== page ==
He explained that he had been taught halakha, Navi, Chumash, Gemara and the like, but he had never actually been taught about God.
They had simply not discussed it. It was assumed, perhaps, that God was irrelevant at this point; you believed in him and the only thing remaining to do is to teach you how to best fulfill his laws.
And it occurred to me that it was much the same at Templars; we are taught how to fulfill laws and mitzvot and focus on particular issues relating to these mitzvot, but we do not discuss and do not talk about God. And one of the reasons I found the Rav so compelling was that he did think about God; he very much delved into and explored his own relationship with God.
So here is what I would like to ask you: what is your perception of God?
How do you relate to him? Is he even male, in your mind? When you pray, to whom do you pray- what persona, what facet of God? What kind of relationship do you have with God? What is your God like?
I am not asking you for who your God should be. I am not looking for a halakhic answer mandated by another as to how one should visualize or not visualize God- unless that is indeed the way you relate to him. I am asking you how it actually is with you. I understand that to some extent, we create God in our own image. I don't want you to try to strip that away from your perception of God. Describe him, please, as he actually is to you.
When I ask what kind of relationship you have with God, I am asking is God, your God, a King, Father, Creator, Master, Shepherd, Savior, Friend, Warrior or perhaps someone entirely different? I understand that God has many facets; I am asking you which one you particularly relate to.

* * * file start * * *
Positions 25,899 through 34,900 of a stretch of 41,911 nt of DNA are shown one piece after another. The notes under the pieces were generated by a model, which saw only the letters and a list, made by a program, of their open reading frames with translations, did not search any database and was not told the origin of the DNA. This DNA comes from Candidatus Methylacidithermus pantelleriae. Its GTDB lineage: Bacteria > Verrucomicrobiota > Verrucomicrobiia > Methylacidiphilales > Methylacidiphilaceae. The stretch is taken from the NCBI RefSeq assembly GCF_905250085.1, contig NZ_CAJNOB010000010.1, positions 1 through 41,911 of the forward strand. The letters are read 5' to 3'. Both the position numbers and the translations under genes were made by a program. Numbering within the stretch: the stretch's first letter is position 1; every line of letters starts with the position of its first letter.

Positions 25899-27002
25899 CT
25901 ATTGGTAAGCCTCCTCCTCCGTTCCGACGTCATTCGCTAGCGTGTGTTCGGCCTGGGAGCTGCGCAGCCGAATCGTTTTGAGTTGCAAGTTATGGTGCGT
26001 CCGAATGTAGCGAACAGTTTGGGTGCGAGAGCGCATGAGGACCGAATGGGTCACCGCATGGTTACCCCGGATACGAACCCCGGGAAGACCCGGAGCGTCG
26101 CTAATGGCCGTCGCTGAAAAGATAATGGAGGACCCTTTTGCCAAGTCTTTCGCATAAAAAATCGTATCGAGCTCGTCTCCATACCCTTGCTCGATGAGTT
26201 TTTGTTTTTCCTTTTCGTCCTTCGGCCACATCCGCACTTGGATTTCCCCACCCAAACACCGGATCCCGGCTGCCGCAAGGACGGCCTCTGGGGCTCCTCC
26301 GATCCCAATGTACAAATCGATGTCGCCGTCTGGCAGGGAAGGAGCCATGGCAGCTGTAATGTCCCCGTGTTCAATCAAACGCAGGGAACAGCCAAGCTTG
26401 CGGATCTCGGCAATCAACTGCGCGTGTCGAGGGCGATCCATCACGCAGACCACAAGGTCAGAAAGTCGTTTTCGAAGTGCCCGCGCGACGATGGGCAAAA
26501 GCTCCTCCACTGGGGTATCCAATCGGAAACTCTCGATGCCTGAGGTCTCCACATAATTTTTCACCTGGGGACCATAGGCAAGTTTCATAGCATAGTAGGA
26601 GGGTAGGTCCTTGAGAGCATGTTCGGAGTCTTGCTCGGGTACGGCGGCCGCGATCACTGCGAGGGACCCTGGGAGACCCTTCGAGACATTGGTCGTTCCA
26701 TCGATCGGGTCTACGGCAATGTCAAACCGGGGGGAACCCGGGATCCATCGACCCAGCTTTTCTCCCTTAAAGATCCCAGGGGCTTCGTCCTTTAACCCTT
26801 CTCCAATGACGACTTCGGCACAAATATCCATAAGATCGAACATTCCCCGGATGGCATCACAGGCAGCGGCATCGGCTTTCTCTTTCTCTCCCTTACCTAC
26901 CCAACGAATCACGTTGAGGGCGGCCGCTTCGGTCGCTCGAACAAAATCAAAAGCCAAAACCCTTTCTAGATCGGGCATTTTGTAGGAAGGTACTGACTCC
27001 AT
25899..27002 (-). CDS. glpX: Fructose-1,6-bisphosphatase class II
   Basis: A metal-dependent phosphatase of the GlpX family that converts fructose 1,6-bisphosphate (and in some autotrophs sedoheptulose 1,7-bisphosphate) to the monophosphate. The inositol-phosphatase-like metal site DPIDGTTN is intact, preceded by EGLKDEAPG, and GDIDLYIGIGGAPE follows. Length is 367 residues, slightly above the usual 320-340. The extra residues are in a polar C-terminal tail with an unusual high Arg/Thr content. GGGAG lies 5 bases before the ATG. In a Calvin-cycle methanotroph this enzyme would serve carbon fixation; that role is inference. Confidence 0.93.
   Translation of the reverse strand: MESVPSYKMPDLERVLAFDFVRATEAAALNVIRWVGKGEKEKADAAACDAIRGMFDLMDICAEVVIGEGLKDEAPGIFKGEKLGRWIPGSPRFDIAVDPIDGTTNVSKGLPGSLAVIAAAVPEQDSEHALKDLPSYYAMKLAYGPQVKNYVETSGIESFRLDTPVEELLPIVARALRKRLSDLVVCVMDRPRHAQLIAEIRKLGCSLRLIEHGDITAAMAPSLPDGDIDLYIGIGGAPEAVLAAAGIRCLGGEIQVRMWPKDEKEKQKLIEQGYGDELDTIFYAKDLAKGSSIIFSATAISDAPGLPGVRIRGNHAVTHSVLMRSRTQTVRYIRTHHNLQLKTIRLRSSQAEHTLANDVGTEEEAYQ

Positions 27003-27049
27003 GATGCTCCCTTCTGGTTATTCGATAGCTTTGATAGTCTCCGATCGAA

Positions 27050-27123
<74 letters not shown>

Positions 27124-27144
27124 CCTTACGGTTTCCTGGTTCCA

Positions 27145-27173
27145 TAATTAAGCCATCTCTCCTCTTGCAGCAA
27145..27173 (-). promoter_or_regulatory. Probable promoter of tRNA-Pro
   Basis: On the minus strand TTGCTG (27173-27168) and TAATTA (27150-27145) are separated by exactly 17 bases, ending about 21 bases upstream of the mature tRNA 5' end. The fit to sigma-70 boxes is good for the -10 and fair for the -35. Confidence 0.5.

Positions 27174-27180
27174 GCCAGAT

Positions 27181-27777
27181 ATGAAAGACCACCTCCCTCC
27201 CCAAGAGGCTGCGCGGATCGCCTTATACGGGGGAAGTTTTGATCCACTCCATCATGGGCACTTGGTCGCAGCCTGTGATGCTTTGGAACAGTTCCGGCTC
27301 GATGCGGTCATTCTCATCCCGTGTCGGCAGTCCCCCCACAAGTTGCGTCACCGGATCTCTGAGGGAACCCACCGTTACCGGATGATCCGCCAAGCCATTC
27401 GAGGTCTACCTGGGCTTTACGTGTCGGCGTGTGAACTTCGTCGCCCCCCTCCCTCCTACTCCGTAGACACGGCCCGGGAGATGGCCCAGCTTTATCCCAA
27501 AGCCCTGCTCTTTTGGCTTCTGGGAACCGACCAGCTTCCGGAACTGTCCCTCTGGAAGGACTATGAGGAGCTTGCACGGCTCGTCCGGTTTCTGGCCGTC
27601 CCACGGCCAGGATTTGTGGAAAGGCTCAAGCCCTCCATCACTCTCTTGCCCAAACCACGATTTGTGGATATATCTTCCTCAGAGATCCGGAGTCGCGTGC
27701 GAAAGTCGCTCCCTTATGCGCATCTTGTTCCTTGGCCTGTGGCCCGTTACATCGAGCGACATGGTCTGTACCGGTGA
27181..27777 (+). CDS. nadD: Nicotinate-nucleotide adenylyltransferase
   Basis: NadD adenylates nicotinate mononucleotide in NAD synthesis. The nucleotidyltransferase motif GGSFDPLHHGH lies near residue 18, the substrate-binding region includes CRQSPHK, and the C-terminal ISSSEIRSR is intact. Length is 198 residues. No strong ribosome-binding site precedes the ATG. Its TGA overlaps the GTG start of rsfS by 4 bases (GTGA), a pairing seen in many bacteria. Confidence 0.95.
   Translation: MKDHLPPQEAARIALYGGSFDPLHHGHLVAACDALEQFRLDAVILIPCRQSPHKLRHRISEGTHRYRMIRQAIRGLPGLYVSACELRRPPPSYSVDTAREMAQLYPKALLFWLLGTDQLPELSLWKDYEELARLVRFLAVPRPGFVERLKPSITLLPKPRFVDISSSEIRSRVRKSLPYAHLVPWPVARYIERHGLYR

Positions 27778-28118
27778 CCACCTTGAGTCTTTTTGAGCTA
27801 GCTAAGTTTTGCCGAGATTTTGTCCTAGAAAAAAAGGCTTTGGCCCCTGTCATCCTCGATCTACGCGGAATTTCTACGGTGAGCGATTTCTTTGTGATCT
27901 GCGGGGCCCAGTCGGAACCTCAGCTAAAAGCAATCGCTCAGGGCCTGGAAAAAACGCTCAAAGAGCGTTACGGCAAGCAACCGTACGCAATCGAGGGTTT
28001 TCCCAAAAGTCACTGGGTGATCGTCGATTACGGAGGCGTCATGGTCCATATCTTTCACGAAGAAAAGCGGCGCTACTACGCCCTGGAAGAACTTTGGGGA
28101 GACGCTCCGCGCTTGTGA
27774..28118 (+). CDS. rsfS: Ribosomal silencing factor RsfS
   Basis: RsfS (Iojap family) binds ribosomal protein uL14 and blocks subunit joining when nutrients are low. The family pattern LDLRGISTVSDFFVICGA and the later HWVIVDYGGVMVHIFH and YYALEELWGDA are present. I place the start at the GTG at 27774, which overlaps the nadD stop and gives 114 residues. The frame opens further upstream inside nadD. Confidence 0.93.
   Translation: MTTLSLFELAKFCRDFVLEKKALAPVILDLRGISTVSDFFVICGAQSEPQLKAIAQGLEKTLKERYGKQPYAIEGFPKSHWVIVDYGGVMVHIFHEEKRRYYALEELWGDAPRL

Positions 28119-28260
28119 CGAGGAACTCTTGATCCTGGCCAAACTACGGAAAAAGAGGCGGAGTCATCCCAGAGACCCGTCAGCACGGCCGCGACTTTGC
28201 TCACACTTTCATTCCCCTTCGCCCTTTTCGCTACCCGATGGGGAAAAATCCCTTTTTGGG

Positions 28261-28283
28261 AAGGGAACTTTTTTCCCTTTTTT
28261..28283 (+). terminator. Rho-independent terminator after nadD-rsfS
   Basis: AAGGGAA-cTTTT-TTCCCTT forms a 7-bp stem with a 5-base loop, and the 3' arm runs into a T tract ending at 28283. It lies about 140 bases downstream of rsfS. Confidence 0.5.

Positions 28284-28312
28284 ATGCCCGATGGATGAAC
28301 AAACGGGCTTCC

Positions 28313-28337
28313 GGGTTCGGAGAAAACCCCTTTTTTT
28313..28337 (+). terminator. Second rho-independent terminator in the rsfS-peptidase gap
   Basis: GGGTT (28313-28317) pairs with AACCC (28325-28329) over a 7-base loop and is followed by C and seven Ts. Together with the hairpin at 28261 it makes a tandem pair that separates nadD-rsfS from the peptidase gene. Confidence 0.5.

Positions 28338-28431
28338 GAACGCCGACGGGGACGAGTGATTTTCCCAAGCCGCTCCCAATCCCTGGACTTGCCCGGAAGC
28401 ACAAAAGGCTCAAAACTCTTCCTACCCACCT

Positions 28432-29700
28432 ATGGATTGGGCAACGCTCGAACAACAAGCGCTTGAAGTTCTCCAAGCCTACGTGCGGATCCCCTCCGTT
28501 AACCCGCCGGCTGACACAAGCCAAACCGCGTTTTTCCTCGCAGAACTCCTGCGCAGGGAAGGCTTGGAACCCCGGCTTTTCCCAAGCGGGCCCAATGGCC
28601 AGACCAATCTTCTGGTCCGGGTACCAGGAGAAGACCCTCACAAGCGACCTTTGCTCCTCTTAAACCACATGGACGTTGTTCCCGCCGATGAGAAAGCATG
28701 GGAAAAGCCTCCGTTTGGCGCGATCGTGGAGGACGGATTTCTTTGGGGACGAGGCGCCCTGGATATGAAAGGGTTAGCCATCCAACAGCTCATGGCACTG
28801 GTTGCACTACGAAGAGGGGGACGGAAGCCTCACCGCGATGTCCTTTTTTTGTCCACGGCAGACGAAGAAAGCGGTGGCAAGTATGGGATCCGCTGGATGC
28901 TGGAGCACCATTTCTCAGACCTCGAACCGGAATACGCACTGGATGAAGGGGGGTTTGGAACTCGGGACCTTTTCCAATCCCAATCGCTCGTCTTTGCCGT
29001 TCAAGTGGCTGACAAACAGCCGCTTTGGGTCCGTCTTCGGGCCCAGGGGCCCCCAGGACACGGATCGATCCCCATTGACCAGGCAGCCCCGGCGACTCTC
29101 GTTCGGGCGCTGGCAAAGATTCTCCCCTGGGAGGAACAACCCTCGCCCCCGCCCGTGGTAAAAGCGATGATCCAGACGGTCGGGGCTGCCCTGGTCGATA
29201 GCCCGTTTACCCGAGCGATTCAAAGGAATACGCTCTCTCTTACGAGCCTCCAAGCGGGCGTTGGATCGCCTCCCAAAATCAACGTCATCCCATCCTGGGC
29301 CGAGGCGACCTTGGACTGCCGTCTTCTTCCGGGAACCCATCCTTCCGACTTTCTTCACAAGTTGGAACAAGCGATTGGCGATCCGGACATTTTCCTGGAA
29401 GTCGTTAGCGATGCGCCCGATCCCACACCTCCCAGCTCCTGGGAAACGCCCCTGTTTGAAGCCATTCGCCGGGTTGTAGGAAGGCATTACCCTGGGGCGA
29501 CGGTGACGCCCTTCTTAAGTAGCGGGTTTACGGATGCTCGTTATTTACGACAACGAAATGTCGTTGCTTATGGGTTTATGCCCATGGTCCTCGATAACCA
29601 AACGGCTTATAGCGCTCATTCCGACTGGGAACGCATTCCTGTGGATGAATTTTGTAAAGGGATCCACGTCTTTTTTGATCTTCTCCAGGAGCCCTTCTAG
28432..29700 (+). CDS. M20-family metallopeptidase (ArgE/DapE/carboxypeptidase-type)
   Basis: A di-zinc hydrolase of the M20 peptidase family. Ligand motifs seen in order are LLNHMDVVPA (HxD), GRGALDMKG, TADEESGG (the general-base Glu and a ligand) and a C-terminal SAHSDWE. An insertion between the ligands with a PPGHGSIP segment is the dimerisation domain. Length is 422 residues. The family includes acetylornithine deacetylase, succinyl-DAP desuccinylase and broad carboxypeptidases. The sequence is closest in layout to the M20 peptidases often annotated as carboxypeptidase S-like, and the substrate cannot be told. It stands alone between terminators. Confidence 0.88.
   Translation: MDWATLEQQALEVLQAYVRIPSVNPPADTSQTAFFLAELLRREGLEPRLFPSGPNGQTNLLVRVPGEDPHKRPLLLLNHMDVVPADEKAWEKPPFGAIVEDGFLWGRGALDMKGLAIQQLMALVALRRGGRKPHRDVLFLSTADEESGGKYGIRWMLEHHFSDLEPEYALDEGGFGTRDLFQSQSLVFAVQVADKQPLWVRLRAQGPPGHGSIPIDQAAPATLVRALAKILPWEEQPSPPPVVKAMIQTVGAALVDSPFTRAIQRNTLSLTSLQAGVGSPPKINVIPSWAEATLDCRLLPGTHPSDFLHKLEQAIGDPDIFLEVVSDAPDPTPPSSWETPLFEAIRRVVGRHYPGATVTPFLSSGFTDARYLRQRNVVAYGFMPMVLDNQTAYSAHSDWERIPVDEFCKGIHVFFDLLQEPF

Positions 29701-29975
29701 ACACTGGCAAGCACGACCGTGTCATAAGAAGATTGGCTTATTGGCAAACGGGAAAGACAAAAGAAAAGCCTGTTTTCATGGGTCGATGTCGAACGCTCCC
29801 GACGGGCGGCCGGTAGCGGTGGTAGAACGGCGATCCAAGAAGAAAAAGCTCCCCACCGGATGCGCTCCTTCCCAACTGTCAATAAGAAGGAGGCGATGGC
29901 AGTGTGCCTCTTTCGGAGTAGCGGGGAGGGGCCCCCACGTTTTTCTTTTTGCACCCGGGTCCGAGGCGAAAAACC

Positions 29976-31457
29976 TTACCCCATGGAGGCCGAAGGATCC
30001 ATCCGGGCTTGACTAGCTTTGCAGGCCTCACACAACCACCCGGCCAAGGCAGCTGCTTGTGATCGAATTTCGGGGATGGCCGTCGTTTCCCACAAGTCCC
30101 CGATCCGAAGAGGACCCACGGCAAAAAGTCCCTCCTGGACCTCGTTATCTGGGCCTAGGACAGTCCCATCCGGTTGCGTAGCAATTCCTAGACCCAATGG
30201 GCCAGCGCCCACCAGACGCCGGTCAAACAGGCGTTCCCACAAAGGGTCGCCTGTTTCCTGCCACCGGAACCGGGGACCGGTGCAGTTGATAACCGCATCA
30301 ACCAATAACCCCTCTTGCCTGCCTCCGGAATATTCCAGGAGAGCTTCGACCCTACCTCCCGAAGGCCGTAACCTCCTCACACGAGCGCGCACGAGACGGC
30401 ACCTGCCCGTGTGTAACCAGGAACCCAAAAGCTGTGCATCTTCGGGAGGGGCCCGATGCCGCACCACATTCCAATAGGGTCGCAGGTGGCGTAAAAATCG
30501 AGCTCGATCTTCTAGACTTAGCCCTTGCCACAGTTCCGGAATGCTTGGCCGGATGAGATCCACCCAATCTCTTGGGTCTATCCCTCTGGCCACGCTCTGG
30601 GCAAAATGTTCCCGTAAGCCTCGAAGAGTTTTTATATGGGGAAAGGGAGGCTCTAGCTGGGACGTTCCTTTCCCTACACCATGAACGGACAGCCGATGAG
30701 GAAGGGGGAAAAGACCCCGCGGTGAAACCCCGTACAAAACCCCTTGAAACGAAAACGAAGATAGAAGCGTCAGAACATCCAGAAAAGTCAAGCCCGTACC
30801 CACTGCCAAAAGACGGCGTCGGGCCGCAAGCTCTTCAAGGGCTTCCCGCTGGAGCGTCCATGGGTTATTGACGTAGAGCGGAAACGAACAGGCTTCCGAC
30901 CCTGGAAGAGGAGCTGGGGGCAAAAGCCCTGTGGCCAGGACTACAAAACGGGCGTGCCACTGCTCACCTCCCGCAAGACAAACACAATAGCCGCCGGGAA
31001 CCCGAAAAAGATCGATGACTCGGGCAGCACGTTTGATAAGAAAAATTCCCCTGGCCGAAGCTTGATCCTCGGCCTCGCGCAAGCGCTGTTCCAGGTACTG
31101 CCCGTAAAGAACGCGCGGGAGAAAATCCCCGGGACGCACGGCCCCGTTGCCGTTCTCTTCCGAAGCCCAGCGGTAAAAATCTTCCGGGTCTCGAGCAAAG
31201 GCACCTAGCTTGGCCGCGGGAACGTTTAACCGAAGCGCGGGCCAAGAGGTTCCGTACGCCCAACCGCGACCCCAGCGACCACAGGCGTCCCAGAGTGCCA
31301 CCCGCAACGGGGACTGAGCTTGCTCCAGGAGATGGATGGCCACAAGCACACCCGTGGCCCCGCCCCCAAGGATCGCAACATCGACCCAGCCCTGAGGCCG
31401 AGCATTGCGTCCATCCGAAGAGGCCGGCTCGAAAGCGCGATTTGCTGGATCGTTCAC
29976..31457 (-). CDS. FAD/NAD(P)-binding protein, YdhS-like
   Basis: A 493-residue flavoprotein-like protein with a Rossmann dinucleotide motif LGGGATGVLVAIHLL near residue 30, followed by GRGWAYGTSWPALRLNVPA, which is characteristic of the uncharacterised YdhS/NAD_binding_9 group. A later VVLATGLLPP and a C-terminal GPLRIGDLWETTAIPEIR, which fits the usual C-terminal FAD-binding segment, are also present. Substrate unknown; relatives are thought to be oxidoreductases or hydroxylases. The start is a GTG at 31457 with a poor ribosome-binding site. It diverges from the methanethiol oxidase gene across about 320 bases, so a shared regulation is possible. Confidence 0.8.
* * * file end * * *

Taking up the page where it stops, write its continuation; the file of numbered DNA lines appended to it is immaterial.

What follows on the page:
Please think about this and have your own answer before reading the next part of this post.
The Rav makes a very interesting observation about humans on a whole. We are caught between two extremes; we exist on two different levels. On the one hand, we are infinitesimal dust-specks caught within a large and elegant universe. God is God of the cosmos, infinite and mighty. On the other hand, man is strong and powerful, a creator in his own right. He can connect to a personal God, have his own "romance with the Creator."
The Rav once wrote:
- However, with the arrival of the dark night of the soul, in moments of agony and black despair, when living becomes ugly and absurd, plainly nauseating, when man loses his sense of beauty and majesty, God addresses him, not from infinity but from the infinitesimal, not from the vast stretches of the universe but from a single spot in the darkness which surrounds suffering man, from within the black despair itself. Eleven years ago my wife lay on her deathbed and I watched her dying, day by day, hour by hour; medically, I could do very little for her, all I could do was to pray. However, I could not pray in the hospital; somehow I could not find God in the whitewashed, long corridors among the interns and the nurses. However, the need for prayer was great; I could not live without gratifying this need. The moment I returned home I would rush to my room, fall on my knees and pray fervently. God, in those moments, appeared not as an exalted, majestic King, but rather as a humble, close friend, brother, father: in such moments of black despair. He was not far from me; He was right there in the dark room; I felt His warm hand, kaviyachol, on my shoulder, I hugged His knees, kaviyachol. He was with me in the narrow confines of a small room, taking up no space at all. God's abiding in a fenced-in finite locus manifests His humility and love for man. In such moments humilitas Dei, which resides in the humblest and tiniest of places, addresses itself to man.